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Classic Denial, Victim Blaming By Cops And Politicians After Biker Jagruti Hogale Dies Dodging A Pothole

Politics of pothole.

25/07/2017 11:54 AM IST | Updated 25/07/2017 11:54 AM IST
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A wet rural road with bad potholes.

Jagruti Viraj Hogale, a well-known woman biker, was on her way to a weekend getaway with her friends to Jawhar — known for its waterfalls — when she swerved to allegedly avoid a pothole, was thrown off her bike, and crushed to death under the rear wheels of a truck on the Jawhar-Dahanu highway in Maharashtra. For the 34-year-old biker's grieving family, the main culprit is in plain sight.

Viraj, her husband, told Mid-day newspaper that he blamed the authorities, not the truck driver, for what happened. "Three days ago, I had taken the same route on my way to Gujarat. The entire road is ridden with potholes," he said. Viraj's comment added to the raging debate around Mumbai's civic infrastructure and the Shiv Sena-led Brihanmumbai Muncipal Corporation's defensive victimization of a popular radio jockey who parodied it in a viral song about Mumbai's pot-holed roads.

Maharashtra Public Works Minister Chandrakant Patil yesterday claimed: "The road on which she was riding was water-logged and had become muddy and slippery. Her motorcycle slipped and she fell down. A truck which was behind hit her, killing her instantly. The accident did not take place due to potholes."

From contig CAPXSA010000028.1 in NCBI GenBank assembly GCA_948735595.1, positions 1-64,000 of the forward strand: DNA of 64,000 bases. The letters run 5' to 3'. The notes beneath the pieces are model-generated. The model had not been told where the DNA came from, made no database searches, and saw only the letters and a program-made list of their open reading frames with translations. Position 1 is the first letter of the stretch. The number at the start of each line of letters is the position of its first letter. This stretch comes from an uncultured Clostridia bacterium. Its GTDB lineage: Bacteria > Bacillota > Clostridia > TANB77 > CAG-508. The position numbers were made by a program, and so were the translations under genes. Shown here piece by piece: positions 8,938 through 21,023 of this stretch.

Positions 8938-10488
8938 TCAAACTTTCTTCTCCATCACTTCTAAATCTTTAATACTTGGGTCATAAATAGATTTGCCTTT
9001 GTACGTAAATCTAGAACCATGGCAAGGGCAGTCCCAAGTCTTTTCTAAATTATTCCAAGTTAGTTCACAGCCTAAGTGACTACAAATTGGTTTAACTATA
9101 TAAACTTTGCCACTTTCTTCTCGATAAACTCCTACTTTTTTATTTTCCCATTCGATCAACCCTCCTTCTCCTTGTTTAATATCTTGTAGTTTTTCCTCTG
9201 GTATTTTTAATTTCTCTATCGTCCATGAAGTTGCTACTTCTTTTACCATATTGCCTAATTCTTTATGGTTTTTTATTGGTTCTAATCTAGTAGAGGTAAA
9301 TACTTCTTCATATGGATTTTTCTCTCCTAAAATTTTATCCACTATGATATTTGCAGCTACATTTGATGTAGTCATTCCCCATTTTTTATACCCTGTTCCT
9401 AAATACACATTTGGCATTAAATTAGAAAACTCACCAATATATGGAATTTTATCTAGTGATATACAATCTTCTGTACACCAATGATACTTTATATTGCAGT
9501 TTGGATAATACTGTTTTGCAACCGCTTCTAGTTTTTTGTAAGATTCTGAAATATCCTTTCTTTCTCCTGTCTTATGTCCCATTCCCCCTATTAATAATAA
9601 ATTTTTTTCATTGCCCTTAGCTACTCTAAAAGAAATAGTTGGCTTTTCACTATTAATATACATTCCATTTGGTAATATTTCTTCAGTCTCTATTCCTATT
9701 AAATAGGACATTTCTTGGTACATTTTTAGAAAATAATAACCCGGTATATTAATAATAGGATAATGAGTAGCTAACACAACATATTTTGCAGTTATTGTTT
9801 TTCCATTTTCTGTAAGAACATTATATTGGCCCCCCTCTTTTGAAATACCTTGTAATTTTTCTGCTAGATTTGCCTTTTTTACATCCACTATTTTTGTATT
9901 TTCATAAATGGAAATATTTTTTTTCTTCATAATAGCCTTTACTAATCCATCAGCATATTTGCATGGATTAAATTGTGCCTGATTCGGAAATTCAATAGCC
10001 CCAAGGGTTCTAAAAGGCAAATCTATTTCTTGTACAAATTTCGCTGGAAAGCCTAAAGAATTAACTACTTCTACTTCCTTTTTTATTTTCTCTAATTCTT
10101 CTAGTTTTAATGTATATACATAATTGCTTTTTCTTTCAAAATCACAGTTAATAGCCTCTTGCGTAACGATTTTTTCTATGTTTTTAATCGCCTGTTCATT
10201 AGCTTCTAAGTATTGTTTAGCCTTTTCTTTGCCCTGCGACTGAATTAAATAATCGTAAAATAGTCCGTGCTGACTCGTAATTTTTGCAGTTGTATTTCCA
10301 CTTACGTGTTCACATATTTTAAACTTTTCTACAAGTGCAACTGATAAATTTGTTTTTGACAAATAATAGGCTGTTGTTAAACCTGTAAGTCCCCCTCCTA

The point that Patil completely missed is that obviously the pothole didn't kill Jagruti — rank apathy by civic officials did.

The point that Patil completely missed is that obviously the pothole didn't kill Jagruti — rank apathy by civic officials did. By Patil's own admission, the road was water-logged, which should not be the case for a busy highway on which trucks ply.

On Saturday, a former television news reader with Doordarshan succumbed to her injuries, three days after a tree fell on her in Chembur. According to reports, the Kurla Road residents at Chembur East had repeatedly complained to the BMC about the tree, but no action had been taken.

Instead of heeding to residents' complaints, the BMC instead sent officers twice to the home of RJ Malishka Mendonsa and slapped a fine of Rs 10,000 on her for defaming the corporation with her Pothole Song.

However, the Mumbai police's observation after Jagruti's death is a classic example of victim-blaming and shifting of responsibilities. A case has now been registered against her for negligent driving because she allegedly tried to overtake a truck near Vaiti village, 100 km from Mumbai.

"Had she swerved to the right, she probably could have been saved as she was wearing a helmet."

But it does not end there.

"We registered a case under section 304 (a) (negligent driving) against Hogale. She should have shown better judgement while riding her bike. Had she swerved to the right, she probably could have been saved as she was wearing a helmet," Kasa assistant police inspector Jayprakash Gute told Hindustan Times.

It needs to be mentioned here that Jagruti was a member of the women-only Bikerni Motorcycle Club and had extensive riding experience, including several trips to Leh and Ladakh. Viraj made it clear that Jagruti always followed safety measures when riding her bike. "She was a safe rider. The accident took place because she hadn't seen the pothole," he told Mid-day.

The biker leaves a nine-year-old son behind.

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